Evolution, biology and environment

 

There is a shared view among all human sciences:

Our biology makes everything we know possible: metabolism, walking, digesting, feeling, thinking, anger, joy, sadness, culture, technology, imagination, creativity, compassion, ethics, a sense of meaning, and anything that is part of our individual and collective lives.

Some of it is shared among all Earth life. Much of it is shared among all animals. A great deal of shared among all mammals. Even more is shared among all humans. And some is differently emphasized among humans.

Throughout a long history of evolution, we have evolved all of what we know from our own life. We have evolved a wide menu of possible ways of relating to ourselves and the world, which gives us great flexibility. And we each come with our own tendencies, vulnerabilities, and strengths.

Biology and environment is so tightly interwoven and intertwined it is often difficult to say where one ends and the other begins. Even when it comes to our individual differences, biology gives us the potentials and our environment draws it out and shapes it.

The beauty of this perspective is that natural and social sciences go hand in hand. The existing insights of each often fit very well within this overall framework, sometimes with some slight modifications.

And there is also a great deal of room for wisdom and kindness here.

Knowing that we each have our vulnerabilities and strengths, we can find acceptance and compassion for ourselves and others. A situation that I may be able to deal well with, is exactly what triggers depression in someone else, and the other way around when it comes to other vulnerabilities.

Knowing that an illness is greatly heritable, we can change the environment to prevent it from developing.

Knowing that we all come equipped with an evolved hunger for food and sex, we can find acceptance for ourselves and others, and also use strategies to prevent suffering and make healthy use of it.

Knowing all Earth life is related, we can experience a deep sense of belonging to life and the Earth.

Knowing that  everything we experience and know is made possible through evolution and biology, we can find a deep sense of gratitude and appreciation for the process and all our ancestors, most of whom were not human.

It is a beautiful framework, and one that greatly enhances and enriches any existing approach and perspective. It doesn’t take away from anything, not even religion, and especially not the social sciences.

The evolutionary perspective certainly deserves a great deal more – and better informed – attention in the media than it is currently receiving.

Which is why I am somewhat dismayed by the new TV series on this topic on the Norwegian TV station NRK.

The host, Harald Eia, is taking the tired “create as much drama as possible” approach, pitting extremes against each other, and in particular pitting biology against environment in a way I thought we had left behind us several decades ago.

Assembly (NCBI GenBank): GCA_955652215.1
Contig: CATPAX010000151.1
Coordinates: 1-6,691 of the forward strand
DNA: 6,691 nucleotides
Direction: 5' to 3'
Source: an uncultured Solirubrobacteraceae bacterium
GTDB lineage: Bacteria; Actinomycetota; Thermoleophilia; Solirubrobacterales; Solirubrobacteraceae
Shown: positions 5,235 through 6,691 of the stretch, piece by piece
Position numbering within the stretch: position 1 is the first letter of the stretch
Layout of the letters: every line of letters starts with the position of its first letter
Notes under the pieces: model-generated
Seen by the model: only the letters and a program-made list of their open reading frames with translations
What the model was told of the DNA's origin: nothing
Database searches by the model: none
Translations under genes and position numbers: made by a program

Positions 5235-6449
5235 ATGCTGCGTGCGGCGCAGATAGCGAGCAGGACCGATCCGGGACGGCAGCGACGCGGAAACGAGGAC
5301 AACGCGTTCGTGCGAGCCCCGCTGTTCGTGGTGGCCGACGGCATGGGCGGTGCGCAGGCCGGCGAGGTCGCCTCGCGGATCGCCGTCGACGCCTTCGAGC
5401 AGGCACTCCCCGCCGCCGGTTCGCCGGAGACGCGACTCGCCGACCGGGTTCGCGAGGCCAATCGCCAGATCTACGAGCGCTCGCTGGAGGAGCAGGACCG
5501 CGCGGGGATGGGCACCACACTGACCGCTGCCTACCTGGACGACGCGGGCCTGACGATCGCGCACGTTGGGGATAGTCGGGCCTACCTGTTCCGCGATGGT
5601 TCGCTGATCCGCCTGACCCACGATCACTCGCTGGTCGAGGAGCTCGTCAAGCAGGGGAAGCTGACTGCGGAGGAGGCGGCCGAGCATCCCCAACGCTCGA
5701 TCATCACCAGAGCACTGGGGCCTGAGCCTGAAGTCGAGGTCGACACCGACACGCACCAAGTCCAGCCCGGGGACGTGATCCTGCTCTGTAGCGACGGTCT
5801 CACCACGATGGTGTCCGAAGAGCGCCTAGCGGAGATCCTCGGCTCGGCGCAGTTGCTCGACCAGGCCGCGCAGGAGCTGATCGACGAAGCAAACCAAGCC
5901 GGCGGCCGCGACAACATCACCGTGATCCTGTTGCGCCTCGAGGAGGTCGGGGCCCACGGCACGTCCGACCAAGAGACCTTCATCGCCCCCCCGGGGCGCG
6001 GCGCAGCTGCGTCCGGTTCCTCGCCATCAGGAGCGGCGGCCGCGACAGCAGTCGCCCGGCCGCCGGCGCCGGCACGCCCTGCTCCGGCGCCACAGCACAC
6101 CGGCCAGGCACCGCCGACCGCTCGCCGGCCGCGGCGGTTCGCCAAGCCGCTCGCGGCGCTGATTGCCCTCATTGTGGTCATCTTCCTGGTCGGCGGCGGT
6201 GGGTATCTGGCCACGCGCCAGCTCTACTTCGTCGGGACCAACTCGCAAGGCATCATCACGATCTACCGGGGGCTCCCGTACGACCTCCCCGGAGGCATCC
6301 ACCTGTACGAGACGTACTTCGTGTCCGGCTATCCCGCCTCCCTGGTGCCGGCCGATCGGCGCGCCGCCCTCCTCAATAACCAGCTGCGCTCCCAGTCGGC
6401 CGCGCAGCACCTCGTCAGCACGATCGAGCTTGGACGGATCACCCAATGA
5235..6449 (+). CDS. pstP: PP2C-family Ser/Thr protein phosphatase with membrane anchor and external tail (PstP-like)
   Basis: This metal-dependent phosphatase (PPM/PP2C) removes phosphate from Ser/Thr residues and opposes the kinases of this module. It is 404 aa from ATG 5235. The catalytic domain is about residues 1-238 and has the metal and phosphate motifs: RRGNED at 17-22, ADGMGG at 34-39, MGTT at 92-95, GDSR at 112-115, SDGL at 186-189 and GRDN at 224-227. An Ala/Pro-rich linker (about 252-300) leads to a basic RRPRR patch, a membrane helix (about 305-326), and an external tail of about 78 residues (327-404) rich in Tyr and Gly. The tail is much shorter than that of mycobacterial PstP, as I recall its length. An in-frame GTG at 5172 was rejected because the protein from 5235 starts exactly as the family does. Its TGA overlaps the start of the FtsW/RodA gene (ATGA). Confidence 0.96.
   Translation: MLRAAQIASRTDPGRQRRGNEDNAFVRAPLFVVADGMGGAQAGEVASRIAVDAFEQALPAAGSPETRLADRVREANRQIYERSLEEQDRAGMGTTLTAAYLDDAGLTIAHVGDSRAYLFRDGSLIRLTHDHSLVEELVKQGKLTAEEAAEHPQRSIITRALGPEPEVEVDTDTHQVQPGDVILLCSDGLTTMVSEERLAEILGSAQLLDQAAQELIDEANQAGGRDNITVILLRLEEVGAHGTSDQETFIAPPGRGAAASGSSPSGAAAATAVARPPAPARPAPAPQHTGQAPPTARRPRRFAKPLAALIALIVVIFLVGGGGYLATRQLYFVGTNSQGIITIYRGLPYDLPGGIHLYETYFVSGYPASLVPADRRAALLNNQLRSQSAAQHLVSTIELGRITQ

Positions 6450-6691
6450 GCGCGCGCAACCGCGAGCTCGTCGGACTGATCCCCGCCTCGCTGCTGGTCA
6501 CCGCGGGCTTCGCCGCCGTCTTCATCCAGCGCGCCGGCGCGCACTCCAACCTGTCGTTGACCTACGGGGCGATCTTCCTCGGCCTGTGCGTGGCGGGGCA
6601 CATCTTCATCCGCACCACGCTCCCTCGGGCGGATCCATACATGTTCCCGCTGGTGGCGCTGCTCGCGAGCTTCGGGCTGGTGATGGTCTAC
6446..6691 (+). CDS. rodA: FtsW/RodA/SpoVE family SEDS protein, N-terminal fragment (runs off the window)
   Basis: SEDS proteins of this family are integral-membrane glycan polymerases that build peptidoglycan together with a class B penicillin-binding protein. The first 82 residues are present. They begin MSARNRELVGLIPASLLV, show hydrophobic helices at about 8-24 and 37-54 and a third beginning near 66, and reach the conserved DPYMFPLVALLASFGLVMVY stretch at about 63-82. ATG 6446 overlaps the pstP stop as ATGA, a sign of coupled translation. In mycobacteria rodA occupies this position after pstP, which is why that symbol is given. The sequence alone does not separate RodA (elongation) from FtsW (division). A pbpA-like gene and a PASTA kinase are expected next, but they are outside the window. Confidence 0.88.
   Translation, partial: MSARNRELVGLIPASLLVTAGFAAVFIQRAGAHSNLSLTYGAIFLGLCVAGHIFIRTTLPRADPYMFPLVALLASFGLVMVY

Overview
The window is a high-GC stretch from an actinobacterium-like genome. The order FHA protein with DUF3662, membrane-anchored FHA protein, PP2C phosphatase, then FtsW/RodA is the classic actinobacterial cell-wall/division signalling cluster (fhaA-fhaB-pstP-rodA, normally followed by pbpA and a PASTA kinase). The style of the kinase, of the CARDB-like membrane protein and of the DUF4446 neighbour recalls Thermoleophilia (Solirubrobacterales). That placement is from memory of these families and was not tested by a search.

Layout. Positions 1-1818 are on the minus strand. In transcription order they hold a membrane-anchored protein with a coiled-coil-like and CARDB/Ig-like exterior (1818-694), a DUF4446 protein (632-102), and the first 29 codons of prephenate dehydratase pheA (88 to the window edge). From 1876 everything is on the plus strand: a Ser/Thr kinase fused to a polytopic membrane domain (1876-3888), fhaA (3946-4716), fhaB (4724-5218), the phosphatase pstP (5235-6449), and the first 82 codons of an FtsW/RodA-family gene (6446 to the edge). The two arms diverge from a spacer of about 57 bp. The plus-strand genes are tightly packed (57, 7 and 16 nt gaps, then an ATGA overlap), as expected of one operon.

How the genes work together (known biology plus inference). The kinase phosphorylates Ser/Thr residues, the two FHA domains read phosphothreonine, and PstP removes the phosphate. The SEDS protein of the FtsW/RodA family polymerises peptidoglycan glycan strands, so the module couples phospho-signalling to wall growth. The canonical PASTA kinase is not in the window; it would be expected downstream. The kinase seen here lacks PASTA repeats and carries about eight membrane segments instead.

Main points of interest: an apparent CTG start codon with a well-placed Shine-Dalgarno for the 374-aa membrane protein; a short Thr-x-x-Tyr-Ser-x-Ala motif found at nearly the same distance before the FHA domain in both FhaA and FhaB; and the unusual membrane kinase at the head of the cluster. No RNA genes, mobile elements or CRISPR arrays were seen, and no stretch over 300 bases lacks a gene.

He is missing out on a great opportunity to explore a fascinating, juicy, and important topic in a meaningful and nuanced way.

And by choosing to interview the most dogmatic and uninformed social scientists for the program, he creates the impression that all social scientists ignore biology and evolutionary psychology.

Reading the reader’s comments to articles in Norwegian news on this topic, it seems that his approach is also fueling contempt against social scientists in general. He sets it up so it is easy for the general public to generalize from the worst examples.

It is all very unfortunate.

The upside is that the topic does draw attention and generate a good deal of public discussion, which does give others an opportunity to clarify and present more informed and nuanced views.

Dag Hessen’s essay in Dagbladet today is one example.

Note: Reading the essay, I am reminded that there is a historical reason why there is still some evolution-hesitancy in some corners. Evolutionary and biological perspectives have been used, by some, in a quite cynical way. But an evolutionary and biological perspective is a tool as anything else, and it all depends on how we use it. We are free to use it with wisdom and compassion, bringing with us all our best values and intentions from whatever other – often more humanistic – perspectives we are familiar with.

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  • eia
    • common view
      • biology makes it all possible + sets constraints
      • environment draws out some of the potentials created through evolution and biology
    • can be a very interesting exploration
    • but may also be….
      • outdated, trying to set biology and environment up against each other
      • give people a bad impression of social scientists
      • miss a great opportunity

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And our environment draws out some of the potentials created through evolution and biology.

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